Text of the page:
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Anal Biochem. 2005 Oct 1;345(1):140-8.

Red- and green-emitting firefly luciferase mutants for bioluminescent reporter applications.

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Department of Chemistry, Connecticut College, New London, CT 06320, USA.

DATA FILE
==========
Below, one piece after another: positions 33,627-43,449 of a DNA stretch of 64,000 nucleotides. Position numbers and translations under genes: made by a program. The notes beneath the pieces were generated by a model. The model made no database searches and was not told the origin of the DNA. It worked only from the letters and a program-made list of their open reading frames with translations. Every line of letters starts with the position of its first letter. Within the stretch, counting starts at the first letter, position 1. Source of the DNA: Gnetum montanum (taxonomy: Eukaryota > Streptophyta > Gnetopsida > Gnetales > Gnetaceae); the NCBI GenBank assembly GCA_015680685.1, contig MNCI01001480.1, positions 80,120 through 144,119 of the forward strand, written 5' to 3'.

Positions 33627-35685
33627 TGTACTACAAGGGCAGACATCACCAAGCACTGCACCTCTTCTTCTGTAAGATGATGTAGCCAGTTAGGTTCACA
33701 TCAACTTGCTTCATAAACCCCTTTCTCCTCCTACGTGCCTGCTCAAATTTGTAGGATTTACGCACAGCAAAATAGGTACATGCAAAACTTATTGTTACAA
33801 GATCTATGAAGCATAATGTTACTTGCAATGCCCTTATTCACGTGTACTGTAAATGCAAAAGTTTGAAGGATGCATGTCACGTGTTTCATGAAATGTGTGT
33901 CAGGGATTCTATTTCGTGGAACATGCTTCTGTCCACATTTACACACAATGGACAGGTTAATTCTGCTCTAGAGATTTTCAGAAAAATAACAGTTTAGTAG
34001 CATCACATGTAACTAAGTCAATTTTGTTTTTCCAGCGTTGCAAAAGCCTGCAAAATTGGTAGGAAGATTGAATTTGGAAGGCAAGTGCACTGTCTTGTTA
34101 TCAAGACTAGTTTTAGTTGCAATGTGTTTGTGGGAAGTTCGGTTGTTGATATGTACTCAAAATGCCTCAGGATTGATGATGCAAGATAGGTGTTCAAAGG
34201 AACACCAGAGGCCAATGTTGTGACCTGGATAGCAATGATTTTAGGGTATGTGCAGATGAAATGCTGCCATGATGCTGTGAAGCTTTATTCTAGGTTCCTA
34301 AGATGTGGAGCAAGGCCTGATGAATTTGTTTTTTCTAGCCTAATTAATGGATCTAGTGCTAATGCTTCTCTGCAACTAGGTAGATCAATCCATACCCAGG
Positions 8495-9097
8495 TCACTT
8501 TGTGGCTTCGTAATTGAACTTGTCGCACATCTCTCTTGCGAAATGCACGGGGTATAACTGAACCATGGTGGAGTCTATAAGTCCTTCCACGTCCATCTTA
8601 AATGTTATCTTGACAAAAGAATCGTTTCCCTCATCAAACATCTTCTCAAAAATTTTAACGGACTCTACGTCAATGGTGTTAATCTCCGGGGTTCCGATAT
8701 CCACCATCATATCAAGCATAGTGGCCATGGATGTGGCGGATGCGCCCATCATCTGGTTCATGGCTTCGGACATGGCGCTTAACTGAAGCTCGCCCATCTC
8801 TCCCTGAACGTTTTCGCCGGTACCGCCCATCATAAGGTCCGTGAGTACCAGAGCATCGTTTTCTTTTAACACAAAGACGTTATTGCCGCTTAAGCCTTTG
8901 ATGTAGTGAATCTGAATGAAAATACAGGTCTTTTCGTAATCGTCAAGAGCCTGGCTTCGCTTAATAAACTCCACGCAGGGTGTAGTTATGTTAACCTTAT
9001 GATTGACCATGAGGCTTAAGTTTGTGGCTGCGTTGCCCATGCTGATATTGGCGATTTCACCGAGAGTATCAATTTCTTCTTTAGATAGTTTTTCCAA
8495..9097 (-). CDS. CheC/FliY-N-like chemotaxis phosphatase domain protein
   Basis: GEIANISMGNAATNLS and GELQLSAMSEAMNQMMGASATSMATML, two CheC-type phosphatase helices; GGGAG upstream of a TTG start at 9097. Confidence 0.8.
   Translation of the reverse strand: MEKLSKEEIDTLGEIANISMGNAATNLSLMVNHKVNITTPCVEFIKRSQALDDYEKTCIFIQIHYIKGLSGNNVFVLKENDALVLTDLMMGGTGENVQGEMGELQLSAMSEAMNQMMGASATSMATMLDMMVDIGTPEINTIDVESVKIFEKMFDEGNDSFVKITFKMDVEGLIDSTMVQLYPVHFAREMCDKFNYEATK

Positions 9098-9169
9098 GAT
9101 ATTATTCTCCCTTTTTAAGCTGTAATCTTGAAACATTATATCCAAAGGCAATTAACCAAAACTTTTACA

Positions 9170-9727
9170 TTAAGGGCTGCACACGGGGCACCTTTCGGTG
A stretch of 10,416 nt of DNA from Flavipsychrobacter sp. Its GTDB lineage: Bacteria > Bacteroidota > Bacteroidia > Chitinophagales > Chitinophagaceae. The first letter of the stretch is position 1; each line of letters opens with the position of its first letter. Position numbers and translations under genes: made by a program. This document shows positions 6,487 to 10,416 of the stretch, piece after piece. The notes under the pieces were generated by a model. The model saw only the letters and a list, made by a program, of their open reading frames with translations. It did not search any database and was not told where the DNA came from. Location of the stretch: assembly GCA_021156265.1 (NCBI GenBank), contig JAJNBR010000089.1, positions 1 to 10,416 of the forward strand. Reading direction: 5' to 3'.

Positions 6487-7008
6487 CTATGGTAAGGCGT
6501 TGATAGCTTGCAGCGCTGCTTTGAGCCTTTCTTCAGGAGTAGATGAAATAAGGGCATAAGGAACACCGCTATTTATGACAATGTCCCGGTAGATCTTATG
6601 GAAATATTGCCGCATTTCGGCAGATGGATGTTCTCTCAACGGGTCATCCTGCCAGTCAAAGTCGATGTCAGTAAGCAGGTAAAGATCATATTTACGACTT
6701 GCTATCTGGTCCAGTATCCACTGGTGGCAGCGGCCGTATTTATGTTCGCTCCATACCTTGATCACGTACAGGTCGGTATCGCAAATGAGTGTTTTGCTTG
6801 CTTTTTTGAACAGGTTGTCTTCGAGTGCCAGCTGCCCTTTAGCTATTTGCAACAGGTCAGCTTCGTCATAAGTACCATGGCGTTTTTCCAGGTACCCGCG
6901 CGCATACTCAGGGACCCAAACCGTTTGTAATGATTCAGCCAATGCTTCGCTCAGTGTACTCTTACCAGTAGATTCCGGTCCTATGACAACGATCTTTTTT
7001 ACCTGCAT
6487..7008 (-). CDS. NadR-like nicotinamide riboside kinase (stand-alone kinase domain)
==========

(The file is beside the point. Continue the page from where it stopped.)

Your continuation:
Light emission from the North American firefly Photinus pyralis, which emits yellow-green (557-nm) light, is widely believed to be the most efficient bioluminescence system known, making this luciferase an excellent tool for monitoring gene expression. Here, we present studies leading to the production of a set of red- and green-emitting luciferase mutants with bioluminescent properties suitable for expanding the use of the P. pyralis system to dual-color reporter assays, biosensor measurements with internal controls, and imaging techniques. Using a combination of mutagenesis methods, we determined that the Ser284Thr mutation was sufficient to create an excellent red-emitting luciferase with a bioluminescence maximum of 615 nm, a narrow emission bandwidth, and favorable kinetic properties. Also, we developed a luciferase, containing the changes Val241Ile, Gly246Ala, and Phe250Ser, whose emission maximum was blue-shifted to 549 nm, providing a set of enzymes whose bioluminescence maxima were separated by 66 nm. Model studies demonstrated that in assays using a set of optical filters, the luciferases could be detected at the attomole level and seven orders of magnitude higher. In addition, in the presence of the Ser284Thr enzyme serving as a control, green light emission could be measured over a 10,000-fold range. The results presented here with the P. pyralis mutants provide evidence that simultaneous multiple analyte assay development is feasible with these novel proteins that require only a single substrate.

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